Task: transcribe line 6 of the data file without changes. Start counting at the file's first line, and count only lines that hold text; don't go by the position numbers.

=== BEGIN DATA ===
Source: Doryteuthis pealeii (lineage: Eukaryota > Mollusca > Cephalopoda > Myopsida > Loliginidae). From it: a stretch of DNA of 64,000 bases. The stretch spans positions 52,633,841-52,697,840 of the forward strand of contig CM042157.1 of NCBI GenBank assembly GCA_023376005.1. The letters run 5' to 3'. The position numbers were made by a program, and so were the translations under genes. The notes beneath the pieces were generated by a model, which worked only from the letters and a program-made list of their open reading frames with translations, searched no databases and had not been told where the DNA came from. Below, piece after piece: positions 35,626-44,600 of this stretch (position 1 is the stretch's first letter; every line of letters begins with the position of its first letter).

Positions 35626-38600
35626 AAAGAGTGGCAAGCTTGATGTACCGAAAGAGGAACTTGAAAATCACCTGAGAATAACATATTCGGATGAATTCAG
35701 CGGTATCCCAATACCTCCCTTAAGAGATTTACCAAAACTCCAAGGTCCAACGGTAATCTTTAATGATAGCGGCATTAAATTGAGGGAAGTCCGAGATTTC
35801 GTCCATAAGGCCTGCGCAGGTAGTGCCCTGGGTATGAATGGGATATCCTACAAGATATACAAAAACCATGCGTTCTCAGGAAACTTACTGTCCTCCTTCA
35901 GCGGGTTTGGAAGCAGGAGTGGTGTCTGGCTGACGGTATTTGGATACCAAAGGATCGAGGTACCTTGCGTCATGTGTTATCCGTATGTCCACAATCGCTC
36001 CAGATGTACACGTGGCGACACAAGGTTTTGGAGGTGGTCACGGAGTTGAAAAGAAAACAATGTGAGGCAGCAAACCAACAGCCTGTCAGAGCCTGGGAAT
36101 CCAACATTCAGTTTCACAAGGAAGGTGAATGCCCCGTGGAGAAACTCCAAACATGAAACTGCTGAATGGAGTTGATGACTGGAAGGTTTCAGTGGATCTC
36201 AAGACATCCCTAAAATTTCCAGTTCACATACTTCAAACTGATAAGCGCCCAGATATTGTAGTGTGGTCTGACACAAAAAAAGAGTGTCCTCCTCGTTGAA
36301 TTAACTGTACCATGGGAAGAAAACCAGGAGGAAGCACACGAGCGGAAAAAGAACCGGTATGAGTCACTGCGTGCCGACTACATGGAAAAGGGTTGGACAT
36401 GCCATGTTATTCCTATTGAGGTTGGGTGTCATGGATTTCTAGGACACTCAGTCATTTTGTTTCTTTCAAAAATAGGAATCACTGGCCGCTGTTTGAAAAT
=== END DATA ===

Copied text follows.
35901 GCGGGTTTGGAAGCAGGAGTGGTGTCTGGCTGACGGTATTTGGATACCAAAGGATCGAGGTACCTTGCGTCATGTGTTATCCGTATGTCCACAATCGCTC